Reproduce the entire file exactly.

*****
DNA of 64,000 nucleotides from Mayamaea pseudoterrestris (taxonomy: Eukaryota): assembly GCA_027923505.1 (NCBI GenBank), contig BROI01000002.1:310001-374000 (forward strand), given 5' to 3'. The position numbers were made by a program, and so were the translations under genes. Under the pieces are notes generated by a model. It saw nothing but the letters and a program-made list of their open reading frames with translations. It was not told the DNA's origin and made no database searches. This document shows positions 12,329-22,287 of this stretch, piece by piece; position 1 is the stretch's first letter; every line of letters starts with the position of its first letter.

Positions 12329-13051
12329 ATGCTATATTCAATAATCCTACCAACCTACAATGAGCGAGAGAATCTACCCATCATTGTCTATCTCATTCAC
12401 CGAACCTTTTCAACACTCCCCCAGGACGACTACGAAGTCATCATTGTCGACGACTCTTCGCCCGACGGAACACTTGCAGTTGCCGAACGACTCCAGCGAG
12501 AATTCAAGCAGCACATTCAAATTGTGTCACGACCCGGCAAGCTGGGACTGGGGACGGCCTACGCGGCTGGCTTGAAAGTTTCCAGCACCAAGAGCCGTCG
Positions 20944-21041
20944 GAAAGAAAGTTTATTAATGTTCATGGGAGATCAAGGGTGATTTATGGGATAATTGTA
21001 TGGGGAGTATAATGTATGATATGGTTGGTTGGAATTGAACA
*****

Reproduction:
DNA of 64,000 nucleotides from Mayamaea pseudoterrestris (taxonomy: Eukaryota): assembly GCA_027923505.1 (NCBI GenBank), contig BROI01000002.1:310001-374000 (forward strand), given 5' to 3'. The position numbers were made by a program, and so were the translations under genes. Under the pieces are notes generated by a model. It saw nothing but the letters and a program-made list of their open reading frames with translations. It was not told the DNA's origin and made no database searches. This document shows positions 12,329-22,287 of this stretch, piece by piece; position 1 is the stretch's first letter; every line of letters starts with the position of its first letter.

Positions 12329-13051
12329 ATGCTATATTCAATAATCCTACCAACCTACAATGAGCGAGAGAATCTACCCATCATTGTCTATCTCATTCAC
12401 CGAACCTTTTCAACACTCCCCCAGGACGACTACGAAGTCATCATTGTCGACGACTCTTCGCCCGACGGAACACTTGCAGTTGCCGAACGACTCCAGCGAG
12501 AATTCAAGCAGCACATTCAAATTGTGTCACGACCCGGCAAGCTGGGACTGGGGACGGCCTACGCGGCTGGCTTGAAAGTTTCCAGCACCAAGAGCCGTCG
Positions 20944-21041
20944 GAAAGAAAGTTTATTAATGTTCATGGGAGATCAAGGGTGATTTATGGGATAATTGTA
21001 TGGGGAGTATAATGTATGATATGGTTGGTTGGAATTGAACA